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No. 26 (March 1959)
– 18 –

AN APPRECIATION OF “MAORI”

“MAORI’ certainly is the best of entertainment. It is a show which should make us proud that Maoris are New Zealanders.”

So stated the Otago Daily Times of Dunedin when the show visited that city. This is typical of the comments by press and public alike all over the Dominion. Too often in the past Pakehas have had their views on Maori music and culture coloured by ragged improvised performances which only reflect poorly on the race as a whole and on the things they are trying to portray. “MAORI” should set a standard to be aimed at by all future concert parties. I personally have seen Maori concert parties which are as talented as this but I have never seen a Maori concert group which recognised, as this one does, that 50% of the success of any stage show lies in the attention given to presentation.

Good lighting, good movement on and off stage, confident mein of soloists, good costuming, teamwork—these are the things which make for a polished show and “MAORI” has polish. The teamwork for example was shown by the lack of extravagant posturing amongst the male performers in the action songs. This often mars concert performances because it attracts attention to a few at the expense of the overall effect. The individualist who makes funny faces from the second row of the group was also refreshingly absent.

The two major faults with the show at present are the introducing of the items and the printed programme. The former is too sketchy but an improvement in the latter would make further verbal introduction superfluous. At 1/- the programme booklet was very poor value. A golden opportunity was lost to produce something of souvenir value with the items fully explained and the origins and significance noted. Six pages (2 ½ of them advertisements) for 1/- is quite exorbitant and it can be argued that an audience which pays a fairly high admission fee has the right to know, without further charge, just what it is going to see for its money. Something much better than this will have to be produced for overseas audiences.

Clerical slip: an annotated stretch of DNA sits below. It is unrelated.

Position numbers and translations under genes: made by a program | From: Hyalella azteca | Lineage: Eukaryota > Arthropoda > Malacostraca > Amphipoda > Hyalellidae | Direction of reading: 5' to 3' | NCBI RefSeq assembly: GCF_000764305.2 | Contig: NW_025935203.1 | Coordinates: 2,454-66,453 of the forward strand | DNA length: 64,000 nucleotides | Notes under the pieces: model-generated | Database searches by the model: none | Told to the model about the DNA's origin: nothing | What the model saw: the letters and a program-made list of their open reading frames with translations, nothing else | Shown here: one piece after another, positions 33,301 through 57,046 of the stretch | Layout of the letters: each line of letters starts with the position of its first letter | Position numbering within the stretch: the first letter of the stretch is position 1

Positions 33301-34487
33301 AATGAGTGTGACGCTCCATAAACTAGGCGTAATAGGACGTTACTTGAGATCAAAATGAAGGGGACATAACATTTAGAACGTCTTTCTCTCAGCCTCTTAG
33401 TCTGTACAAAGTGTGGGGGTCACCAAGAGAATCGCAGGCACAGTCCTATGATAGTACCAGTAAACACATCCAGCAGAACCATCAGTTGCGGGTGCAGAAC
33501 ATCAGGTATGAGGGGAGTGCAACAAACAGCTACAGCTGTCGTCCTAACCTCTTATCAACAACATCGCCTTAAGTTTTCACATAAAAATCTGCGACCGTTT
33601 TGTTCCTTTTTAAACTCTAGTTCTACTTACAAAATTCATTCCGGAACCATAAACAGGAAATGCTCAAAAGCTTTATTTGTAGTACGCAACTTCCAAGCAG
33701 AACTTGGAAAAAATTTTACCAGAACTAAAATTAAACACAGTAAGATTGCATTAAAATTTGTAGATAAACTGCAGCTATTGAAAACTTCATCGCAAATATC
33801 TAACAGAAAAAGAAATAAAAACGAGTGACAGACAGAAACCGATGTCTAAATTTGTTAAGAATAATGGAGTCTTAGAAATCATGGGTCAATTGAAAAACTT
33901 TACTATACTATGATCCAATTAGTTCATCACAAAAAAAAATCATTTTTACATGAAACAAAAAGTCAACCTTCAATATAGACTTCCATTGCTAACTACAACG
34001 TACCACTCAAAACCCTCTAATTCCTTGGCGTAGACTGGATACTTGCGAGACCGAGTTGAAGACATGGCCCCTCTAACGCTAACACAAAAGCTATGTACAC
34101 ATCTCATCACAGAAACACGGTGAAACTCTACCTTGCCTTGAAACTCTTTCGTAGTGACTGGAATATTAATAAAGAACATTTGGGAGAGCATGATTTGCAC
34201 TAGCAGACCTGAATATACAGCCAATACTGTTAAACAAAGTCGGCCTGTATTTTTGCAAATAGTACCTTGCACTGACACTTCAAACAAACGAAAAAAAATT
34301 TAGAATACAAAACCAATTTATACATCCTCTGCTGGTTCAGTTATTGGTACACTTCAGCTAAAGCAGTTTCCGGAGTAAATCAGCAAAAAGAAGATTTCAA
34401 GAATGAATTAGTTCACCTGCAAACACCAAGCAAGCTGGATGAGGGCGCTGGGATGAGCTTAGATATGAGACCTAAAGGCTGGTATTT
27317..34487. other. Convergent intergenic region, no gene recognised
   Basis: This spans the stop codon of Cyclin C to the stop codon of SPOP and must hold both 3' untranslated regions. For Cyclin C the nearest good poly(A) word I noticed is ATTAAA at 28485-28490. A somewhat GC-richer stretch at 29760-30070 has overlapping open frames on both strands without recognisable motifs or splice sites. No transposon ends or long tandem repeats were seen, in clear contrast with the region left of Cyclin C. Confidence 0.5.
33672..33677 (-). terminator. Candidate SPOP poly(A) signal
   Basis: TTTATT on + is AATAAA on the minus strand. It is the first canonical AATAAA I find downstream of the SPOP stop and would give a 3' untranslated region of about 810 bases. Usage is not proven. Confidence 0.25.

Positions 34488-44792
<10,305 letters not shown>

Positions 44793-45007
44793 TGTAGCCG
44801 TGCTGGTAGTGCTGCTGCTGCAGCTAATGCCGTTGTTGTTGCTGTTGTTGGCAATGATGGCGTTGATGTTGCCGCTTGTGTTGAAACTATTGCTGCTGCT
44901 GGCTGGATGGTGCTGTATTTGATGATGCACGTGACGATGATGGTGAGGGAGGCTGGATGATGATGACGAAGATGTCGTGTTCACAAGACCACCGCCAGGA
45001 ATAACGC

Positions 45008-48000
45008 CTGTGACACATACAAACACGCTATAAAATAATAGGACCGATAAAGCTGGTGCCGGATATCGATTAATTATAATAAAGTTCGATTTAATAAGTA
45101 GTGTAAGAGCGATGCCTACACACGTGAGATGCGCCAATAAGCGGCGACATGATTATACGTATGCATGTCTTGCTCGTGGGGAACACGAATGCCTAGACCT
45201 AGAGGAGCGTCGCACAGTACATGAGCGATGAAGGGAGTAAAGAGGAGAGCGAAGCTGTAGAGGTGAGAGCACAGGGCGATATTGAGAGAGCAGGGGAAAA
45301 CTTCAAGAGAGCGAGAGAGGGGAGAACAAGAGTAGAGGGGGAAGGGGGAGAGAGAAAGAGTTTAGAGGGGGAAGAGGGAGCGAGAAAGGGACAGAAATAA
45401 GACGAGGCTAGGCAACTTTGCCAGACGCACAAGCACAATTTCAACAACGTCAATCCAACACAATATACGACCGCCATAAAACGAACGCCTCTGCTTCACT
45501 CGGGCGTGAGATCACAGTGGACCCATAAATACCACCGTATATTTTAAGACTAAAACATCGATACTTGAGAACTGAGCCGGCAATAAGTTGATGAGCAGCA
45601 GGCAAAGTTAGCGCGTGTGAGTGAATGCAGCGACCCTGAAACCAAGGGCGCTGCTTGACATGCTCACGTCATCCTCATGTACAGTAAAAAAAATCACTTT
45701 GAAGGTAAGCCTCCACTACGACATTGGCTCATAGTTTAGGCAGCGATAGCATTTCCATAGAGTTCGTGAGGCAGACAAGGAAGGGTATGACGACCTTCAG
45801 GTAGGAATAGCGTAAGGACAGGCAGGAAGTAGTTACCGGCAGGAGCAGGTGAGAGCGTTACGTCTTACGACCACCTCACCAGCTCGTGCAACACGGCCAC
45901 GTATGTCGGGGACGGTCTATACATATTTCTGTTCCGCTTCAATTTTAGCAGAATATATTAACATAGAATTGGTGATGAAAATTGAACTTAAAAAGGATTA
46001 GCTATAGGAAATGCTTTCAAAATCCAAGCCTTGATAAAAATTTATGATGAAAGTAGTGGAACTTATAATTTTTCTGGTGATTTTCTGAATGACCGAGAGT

It was possible to feel some misgivings on looking at the programme and finding out that a portion of the items would be popular pakeha “hits”. Fortunately these fears were groundless. These items were quite short and were particularly well received. Indeed they successfully illustrated an important facet of the Maori character—their flair for imitation and for ebullient good spirits. One Wellington critic however cavilled at the use of the guitar to accompany many of the songs and dances. This surely is a case of just not facing the facts of life! The guitar is as much a feature of the modern Maori musical scene as the koauau was of the old.

“MAORI”, whilst primarily an entertainment, also has a secondary aim—that of presenting the Maori race to the audience. On both counts it is singularly successful. “MAORI” is good entertainment and good public relations for the Maori race. We wish it every success for its performers are ambassadors for the whole country.